Uganda has registered a 6 percent increase in coffee exports over the last one year, hitting the 4.5 percent mark.
“Coffee export volumes in 2018 increased by 6 percent to 4.5 million bags valued at US$ 492 million compared to 4.2 million valued at US$ 490 million exported in 2017,” said Finance Minister Matia Kasaija while delivering the 2019/2020 budget speech.
In 2015, government committed to export 20 million bags of coffee by 2020.
Kasaija’s figures show government needs to do more to hit it ambitious target by 2020.
Coffee is one of the most important cash crops in Uganda playing a major role in the livelihoods of many poor people and is a major foreign exchange earner in Uganda.
Uganda Coffee Development Authority (UCDA), the government agency responsible for the sector, estimates that about 500,000 households depend on coffee production
Annual production on average is made up of 15 percent Arabica and 85 percent Robusta.
Kasaija said he was allocating Shs 1,054.6 Billon to the Agriculture Sector next financial year.
He said this would “enhance agricultural research and development in new crop varieties for national strategic commodities including coffee, maize, beans, cassava, rice, cotton, oilseed and cocoa.”
Meanwhile, oil palm production in Kalangala in 2018 increased by 55 percent to 37,800 Tons valued at Shs. 21.4 billion compared to the 2016 production of 24,300 Tons valued at Shs. 13.4 Billion.
Milk production in 2018 increased by 19 percent from 2.1 billion litres in 2015 to 2.5 billion litres in 2018. The volume of fish exports has also increased by 27 percent.
Kasaija said the support to fisheries enforcement interventions by the UPDF has led to the opening of 4 fish factories – Gomba in Jinja, Iftra in Kampala, Marine and Agro in Jinja and Ngege in Kampala.
The established production capacity of all these factories is 330 tons per day.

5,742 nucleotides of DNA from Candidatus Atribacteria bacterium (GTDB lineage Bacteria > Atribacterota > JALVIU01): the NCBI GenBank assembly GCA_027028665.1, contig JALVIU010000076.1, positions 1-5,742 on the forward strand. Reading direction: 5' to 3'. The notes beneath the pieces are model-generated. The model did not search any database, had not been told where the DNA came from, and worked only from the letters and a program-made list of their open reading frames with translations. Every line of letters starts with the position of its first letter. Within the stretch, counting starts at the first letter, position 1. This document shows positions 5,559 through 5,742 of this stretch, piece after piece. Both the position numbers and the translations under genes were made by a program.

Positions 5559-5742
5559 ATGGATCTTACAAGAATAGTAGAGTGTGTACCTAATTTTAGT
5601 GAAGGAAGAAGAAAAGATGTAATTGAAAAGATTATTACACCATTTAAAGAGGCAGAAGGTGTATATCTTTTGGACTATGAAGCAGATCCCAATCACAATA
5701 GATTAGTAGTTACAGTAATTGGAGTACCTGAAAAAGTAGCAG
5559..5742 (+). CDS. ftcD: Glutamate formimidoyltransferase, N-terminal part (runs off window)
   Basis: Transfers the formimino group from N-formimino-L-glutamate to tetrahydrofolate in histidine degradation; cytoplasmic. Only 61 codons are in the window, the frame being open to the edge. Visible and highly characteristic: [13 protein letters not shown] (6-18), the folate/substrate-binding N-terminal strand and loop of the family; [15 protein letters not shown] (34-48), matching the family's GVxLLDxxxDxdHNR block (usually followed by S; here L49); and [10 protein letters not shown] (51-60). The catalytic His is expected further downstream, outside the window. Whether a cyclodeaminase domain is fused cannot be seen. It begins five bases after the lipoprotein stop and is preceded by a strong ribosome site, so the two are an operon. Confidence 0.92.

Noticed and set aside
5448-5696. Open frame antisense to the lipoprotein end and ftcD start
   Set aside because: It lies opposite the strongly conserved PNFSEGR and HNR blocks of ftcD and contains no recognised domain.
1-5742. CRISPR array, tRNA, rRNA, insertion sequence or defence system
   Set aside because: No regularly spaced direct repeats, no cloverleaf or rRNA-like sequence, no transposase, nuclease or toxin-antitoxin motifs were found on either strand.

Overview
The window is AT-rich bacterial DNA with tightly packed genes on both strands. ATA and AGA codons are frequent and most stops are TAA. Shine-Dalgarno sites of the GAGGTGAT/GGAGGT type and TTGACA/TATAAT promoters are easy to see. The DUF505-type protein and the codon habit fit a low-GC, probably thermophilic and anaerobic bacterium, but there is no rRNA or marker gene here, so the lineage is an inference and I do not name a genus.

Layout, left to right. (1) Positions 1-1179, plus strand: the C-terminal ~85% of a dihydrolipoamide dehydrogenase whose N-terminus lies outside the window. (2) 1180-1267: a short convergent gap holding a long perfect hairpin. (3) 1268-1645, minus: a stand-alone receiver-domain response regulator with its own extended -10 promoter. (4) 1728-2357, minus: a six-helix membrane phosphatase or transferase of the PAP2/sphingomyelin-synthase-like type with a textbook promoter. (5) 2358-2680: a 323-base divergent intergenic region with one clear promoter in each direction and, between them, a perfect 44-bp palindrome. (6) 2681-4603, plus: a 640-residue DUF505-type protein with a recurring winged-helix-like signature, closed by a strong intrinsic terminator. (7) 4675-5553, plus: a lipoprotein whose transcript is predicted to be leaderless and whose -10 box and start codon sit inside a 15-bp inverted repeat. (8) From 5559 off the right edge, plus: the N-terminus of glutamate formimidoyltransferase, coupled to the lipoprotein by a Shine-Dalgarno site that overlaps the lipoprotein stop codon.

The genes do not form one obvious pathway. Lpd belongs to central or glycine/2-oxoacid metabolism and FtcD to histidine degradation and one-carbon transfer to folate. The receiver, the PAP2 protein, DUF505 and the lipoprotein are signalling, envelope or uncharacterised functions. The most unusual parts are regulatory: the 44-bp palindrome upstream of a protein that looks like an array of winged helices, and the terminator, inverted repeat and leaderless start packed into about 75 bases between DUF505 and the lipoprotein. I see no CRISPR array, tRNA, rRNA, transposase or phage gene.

Kasaija said this was as a result of distribution of key planting, breeding and stocking materials in Kigezi, Ankole, Rwenzori, Mubende, West Nile and Bunyoro sub zones.
He said breeding and genetic development continued with the multiplication of beef and dairy cattle, goats, pigs and poultry while construction of four medium sized irrigation schemes have been completed at Agoro in Lamwo, Doho I in Butaleja, Mubuku I in Kasese and Olweny in Lira district.
Kasaija further revealed that 280 tractors were distributed to farmers to further boost mechanization.
The Agriculture Credit Facility cumulatively disbursed Shs. 332 billion by 31st March, 2019, to finance 551 eligible projects.
“This enabled borrowers to establish large capacity agro-processing facilities, expand grain trade and investment in warehousing and expanding farm infrastructure,” said Kasaija.
The Agriculture sector maintained its recovery sustaining a 3.8% growth rate in financial year 2018/19.
Because the majority of Ugandans are part of rural households, achieving inclusive growth requires that Uganda uses modern farming practices, advanced agricultural inputs and technology, post-harvest storage, and improve product market access.
This would positively change the livelihoods of over 68% of Uganda’s households who are currently engaged in subsistence agriculture.
Kasaija said commercializing agriculture has the greatest potential for increasing household productivity and incomes, while addressing unemployment in the rural communities.
“The use of Product Value Chains based on the National Agricultural Zoning Strategy will also facilitate agricultural commercialization. Successful agro-processors will be engaged to serve as a nucleus linked to farmers who sell their produce to the processor,” he said.
“In addition, Product Value Chains permit inputs such as extension services and finance to be delivered. This approach will lead to an increase in sustainable production at the farmer household level, while increasing productivity and incomes. In addition, the approach will nurture agro-based industries across the country, employing labour that will have been released from primary agriculture.”